Winning, it seems, could come with a health warning, writes Brendan O’Brien
Sports may be rife with illegal substances but the endorphins released by the whiff of success, that sweet high, remain the biggest hit even if too much can lead to unexpected complications.
Warning: “Take in selective doses. Side effects could include arrogance and complacency and leave the user prone to an unexpected kick in the pants. In the event of overdoing it, take a long hard look in the mirror.”
Characters as diverse as John Toshack and John Wooden have warned about the dangers of being too damned hot on the field of play. The legendary American basketball coach pontificated back in the day about how getting it all your own way all the time can breed envy and distrust, give root to overconfidence and dilute the appreciation that comes with breasting the tape.
It’s unlikely Kieran Read would see it that way this week.
The All Blacks skipper is the best No. 8 in world rugby, a two-time World Cup winner, a centurion and former world player of the year who assumed the armband from Richie McCaw three years ago.
The world champions have continued to dominate the global game under his watch, even with the retirement of a clutch of key players in 2015.
None of which counts for much right now.
Read seems to be taking flak from all angles after the team’s surprise loss at home to South Africa in the Rugby Championship last Saturday. Why didn’t he call rank and signal for the drop goal late on when they trailed by two? Why did they turn down penalties earlier in the second half? And never mind that Beauden Barrett might as well have been kicking a rapidly-deflating balloon.
Why, Kieran? Why? So don’t tell Read that losing has its upside.
It’s not even that such nit-picking marks the extent of it. Footage of the Kiwi ‘shed’ post-game showed the captain shaking hands with teammates while passing by Anton Lienart-Brown who had a pass intercepted for a try shortly after half-time. A ‘snub’ some suggested, prompting the team’s media man to respond with a tweet about ‘fake news’.
Read was even taken to task earlier this week by an eagle-eyed Joe Bloggs who posted footage of an attempted ruck clearout 15 minutes from time when he appeared to lead with a forearm to the head and neck area of Francois Low. And on it goes... If victory wipes out many a black mark then defeat can uproot all sorts and escalate venial sins into the realm of the mortal.
Wellington last weekend was New Zealand’s fourth loss since lifting the Webb Ellis in Twickenham just over three years ago. That still translates into an 85.7% win ratio. They still have a unique spread and depth of talent across the park, experience to burn, X-factor all over, a highly-experienced and capable staff and that aura that starts with the black jersey.
But the Springboks — like Australia, the Lions and Ireland before them — have shown us that they can be discommoded by a rush defence, knocked from their stride by a concerted commitment to compete at the breakdown and that you need to keep your eyes open for opportunities and take them when and how they arise.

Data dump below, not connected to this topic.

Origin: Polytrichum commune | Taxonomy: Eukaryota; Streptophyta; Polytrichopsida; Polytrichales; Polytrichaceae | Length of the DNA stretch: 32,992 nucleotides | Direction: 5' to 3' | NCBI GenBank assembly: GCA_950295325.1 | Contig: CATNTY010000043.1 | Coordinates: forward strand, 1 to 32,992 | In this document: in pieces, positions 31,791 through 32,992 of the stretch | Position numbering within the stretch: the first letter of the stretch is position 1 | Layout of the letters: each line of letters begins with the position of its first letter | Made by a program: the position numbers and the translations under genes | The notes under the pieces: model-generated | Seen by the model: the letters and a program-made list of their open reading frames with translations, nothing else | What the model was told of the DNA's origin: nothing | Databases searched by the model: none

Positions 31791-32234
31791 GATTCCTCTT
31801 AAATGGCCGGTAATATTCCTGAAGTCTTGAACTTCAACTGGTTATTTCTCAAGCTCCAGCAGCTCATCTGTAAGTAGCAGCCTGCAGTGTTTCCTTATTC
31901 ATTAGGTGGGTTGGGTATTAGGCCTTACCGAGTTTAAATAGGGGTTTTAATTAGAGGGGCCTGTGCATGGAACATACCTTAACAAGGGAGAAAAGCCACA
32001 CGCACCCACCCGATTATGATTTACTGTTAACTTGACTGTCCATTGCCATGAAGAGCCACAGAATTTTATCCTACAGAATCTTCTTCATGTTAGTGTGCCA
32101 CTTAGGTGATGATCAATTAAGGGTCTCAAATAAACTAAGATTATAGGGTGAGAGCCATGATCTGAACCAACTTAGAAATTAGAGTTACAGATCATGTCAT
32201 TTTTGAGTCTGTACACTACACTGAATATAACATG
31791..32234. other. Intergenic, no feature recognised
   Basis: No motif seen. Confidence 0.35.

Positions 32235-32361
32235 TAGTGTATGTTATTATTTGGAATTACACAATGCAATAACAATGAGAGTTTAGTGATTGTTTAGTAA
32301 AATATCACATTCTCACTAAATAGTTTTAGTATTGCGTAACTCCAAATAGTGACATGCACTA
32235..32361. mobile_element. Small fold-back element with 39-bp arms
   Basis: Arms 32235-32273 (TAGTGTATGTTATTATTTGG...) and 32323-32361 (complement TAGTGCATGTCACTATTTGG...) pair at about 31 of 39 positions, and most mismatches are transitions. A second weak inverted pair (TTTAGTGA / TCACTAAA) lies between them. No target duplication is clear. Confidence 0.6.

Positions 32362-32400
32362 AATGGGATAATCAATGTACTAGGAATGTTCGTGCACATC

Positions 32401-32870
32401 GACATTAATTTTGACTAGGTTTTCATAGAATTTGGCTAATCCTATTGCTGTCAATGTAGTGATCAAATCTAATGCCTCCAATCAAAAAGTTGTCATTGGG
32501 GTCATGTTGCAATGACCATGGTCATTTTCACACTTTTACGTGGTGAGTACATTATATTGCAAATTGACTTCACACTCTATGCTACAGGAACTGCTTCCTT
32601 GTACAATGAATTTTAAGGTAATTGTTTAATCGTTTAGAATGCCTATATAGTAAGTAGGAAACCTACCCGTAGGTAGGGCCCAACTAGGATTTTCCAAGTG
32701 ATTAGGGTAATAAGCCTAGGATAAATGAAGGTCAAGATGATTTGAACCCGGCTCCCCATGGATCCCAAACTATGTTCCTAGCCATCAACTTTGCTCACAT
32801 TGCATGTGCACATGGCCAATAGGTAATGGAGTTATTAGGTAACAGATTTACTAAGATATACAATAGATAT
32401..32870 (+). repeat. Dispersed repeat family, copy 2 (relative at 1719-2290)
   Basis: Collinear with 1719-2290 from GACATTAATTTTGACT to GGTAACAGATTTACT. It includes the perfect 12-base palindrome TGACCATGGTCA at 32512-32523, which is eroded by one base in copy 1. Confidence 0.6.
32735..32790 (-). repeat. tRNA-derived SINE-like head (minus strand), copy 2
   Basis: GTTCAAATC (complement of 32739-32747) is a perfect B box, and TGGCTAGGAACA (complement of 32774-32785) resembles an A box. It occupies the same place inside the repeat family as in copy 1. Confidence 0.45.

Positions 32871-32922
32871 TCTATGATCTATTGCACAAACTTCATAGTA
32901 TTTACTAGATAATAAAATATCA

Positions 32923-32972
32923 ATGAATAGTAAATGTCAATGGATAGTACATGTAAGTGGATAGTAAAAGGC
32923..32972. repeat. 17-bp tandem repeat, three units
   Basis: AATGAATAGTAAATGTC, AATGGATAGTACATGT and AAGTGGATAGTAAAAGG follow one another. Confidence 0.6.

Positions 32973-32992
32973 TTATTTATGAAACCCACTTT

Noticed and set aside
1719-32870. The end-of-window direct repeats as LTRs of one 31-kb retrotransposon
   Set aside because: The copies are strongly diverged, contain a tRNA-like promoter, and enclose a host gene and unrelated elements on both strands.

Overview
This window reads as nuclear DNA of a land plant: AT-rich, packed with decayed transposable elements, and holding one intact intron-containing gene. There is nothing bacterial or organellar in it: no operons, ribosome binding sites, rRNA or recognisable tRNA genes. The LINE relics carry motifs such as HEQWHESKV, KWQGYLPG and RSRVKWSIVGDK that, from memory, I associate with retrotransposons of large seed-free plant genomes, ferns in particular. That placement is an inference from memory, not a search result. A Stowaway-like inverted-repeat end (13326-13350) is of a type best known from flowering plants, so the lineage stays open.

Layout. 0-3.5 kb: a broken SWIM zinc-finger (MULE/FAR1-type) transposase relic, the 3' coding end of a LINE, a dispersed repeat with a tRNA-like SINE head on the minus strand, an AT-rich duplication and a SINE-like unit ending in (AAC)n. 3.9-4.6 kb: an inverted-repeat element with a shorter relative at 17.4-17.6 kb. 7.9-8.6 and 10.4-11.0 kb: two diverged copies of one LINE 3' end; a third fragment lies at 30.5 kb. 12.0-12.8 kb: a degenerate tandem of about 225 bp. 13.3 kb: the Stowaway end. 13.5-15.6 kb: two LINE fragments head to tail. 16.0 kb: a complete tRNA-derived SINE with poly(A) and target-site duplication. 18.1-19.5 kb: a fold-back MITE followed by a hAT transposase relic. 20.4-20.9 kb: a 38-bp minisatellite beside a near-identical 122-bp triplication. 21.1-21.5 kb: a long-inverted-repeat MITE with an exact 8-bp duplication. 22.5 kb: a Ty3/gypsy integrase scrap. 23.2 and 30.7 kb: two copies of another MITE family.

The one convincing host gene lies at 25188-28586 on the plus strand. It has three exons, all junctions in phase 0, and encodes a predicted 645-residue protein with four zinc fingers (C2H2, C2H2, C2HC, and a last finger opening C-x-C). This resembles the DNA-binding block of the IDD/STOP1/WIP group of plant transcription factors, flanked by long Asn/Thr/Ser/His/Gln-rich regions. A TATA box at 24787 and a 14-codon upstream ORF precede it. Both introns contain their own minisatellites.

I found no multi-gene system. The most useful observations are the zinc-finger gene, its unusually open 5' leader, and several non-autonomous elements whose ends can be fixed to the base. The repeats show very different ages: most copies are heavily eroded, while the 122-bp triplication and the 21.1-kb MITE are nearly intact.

All of which only buys you the ticket to the raffle.
You still might need Beauden Barrett to have an off day with the boot and you will certainly need to be at the absolute summit of your own game to profit from any decent dollop of luck. Oh, and Ronan O’Gara’s assertion last week about northern hemisphere teams being better than their southern counterparts in defence clearly holds water.
Some of the defending in Wellington and in the Gold Coast for Australia-Argentina was comical. The All Blacks alone have now conceded eight tries in their last two games. A small sample size but one that gets magnified in the petri dish of defeat. It has prompted Stuart Barnes, for one, to suggest the All Blacks need to rein in the effervescence a tad and tune up on the ‘D’.
So what does it mean for Ireland?
There is, as of today, less than one year to go until the World Cup kicks off in Japan so the staining of the favourites’ cloak of near-invincibility is as timely as it is welcome for a tournament that has been dominated by the Kiwis of late and one which is still short of well-polished, well-balanced contenders to the throne.
Joe Schmidt’s side will, barring a bizarre sequence of events, face either the All Blacks or the Springboks in a quarter-final: The former surely the better for some of the recent lessons learned and the latter buoyed by the belief their win last week will have instilled so that first-ever semi-final looks distinctly trickier this week.
The All Blacks will still expect to win their remaining two Rugby Championship games while an England side listing dangerously under Eddie Jones should be accounted for in Twickenham in November. Even so, the wound inflicted by the Boks six days ago will still feel raw when New Zealand trot out at the Aviva Stadium to face a side that had their number in Chicago and now sits second in the rankings.
Winning won’t breed any qualms that day. On either side.
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